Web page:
On August 4, a symposium called “Welcome to the Millenium: Architecture Strikes Back” was held in conjunction with the Coop Himmelblau Exhibition at Richard Kuhlenschmidt Gallery. Behind a table on a raised dais set up in the gallery’s parking lot, four architects (Thom Mayne, Michael Rotondi, Eric Moss and Wolf Prix), two critics (Aaron Betsky and Leon Whiteson) and moderator Christian Hubert addressed a crowd of over a hundred people.
Hubert initially attempted to organize the discussion with a series of questions relating to architecture as art, the new international style (aka deconstructivism), the architectural climate in Southern California and the relationship of the architecture of Coop Himmelblau to the Los Angeles context. The assembled architects, who have been working the circuit together for many seasons, summarily ignored this program.
Eric Moss began by recounting his appreciation for the way Coop Himmelblau initiated their designs: an ideo-motorsketch, which is made with the eyes closed, sets the conceptual strategy for the development of the project. (He speciously asserted that the source of the project is therefore non-visual.) Thom Mayne contrasted this approach with that of his firm, Morphosis, which he said looks to connect with a direct primitive and pragmatic response to achieve a solution for a particular project.
In both cases, the idea of getting beyond prescriptive rules to a deeper, more vital solution was revealed. Unfortunately, after this obvious point was made, an “us versus them” theme was established that pre-empted a more interesting discussion of how each architect goes about his individual search for form.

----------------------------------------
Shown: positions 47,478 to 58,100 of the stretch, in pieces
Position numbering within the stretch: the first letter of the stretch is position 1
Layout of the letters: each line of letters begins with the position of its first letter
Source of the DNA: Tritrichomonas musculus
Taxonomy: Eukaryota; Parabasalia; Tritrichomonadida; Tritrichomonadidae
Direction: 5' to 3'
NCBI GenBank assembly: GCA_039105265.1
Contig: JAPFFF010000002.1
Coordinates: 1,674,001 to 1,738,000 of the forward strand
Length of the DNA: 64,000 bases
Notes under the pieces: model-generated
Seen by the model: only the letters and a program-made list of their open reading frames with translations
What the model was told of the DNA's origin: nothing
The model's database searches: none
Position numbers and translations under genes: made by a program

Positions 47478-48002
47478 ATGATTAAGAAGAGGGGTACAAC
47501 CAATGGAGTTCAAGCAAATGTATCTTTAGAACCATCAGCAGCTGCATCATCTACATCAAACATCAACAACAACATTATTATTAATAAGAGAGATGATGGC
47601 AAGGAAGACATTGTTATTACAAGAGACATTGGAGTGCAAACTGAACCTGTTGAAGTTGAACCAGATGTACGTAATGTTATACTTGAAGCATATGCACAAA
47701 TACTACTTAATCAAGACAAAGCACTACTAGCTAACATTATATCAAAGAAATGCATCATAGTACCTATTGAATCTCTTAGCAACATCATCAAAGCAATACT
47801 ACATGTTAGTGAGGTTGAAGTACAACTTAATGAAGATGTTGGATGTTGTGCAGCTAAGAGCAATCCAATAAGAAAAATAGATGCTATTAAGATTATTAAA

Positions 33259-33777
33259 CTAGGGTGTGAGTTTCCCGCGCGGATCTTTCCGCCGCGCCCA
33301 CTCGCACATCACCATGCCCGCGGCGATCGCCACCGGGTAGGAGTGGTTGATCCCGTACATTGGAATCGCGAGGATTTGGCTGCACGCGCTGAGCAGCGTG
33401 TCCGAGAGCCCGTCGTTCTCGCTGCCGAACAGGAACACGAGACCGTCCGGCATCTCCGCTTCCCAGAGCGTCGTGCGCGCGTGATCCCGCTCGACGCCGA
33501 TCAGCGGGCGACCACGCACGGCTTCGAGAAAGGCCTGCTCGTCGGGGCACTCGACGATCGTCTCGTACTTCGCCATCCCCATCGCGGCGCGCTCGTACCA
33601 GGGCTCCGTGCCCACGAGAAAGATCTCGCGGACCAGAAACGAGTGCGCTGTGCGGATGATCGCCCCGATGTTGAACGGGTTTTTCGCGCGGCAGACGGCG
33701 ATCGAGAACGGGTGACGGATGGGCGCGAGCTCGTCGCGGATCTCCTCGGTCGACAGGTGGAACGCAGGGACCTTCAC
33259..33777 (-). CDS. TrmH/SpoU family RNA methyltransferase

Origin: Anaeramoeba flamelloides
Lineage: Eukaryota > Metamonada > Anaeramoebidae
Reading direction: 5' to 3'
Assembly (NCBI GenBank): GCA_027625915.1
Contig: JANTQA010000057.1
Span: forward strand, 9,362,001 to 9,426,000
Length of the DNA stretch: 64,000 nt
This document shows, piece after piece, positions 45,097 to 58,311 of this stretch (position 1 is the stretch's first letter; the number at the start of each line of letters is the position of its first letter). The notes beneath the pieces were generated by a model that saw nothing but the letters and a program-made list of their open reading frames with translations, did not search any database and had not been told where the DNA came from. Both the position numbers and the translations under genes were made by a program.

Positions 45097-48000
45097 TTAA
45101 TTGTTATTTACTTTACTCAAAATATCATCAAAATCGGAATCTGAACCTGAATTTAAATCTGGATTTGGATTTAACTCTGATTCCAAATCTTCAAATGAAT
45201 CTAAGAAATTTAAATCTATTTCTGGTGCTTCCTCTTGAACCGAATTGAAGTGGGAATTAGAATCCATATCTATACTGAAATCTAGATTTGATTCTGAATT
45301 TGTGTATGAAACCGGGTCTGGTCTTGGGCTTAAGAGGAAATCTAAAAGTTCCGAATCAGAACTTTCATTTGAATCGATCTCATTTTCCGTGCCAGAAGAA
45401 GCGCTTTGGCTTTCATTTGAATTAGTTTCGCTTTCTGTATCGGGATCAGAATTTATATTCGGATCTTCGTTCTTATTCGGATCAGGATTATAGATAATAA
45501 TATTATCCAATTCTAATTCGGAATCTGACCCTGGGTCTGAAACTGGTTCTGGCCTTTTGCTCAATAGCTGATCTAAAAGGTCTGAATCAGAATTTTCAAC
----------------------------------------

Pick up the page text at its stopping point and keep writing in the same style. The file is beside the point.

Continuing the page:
It would appear that the work of Morphosis and Coop Himmelblau are diametrically opposed. Coop Himmelblau seems to take the intuitively defined sketch as the point of departure for the creation of a set of rules that guide the development of the design. These lines of force establish both a parti and an image which is subsequently crafted into the final work. Chaos is frozen and given order. In fact, it is this subsequent rational development of exquisitely crafted detailing which finally gives the work its power.
The work of Morphosis, on the contrary, seems grounded in a kind of conscious encounter with the site and context. If it even comes to resemble the work of Coop Himmelblau it is because it is developed well beyond the prescriptions of historically derived form or typology of the traditional city and its reincorporation into work that is “primitive and pragmatic.” In this sense, there is another level of tension in the Morphosis work – typological antecedents are latent but not dominant.
Ultimately, these architects have all created engaging and crafted works that communicate their ideas aggressively. One would have hoped that the critics attempt specific analysis or questioning of the work. Leon Whiteson took the architects to task for their sometimes awkward attempts at explaining their work, but attempted none himself. Aaron Betsky raised important issues regarding the work in the context of Los Angeles, but again did not specifically address the architects’ production.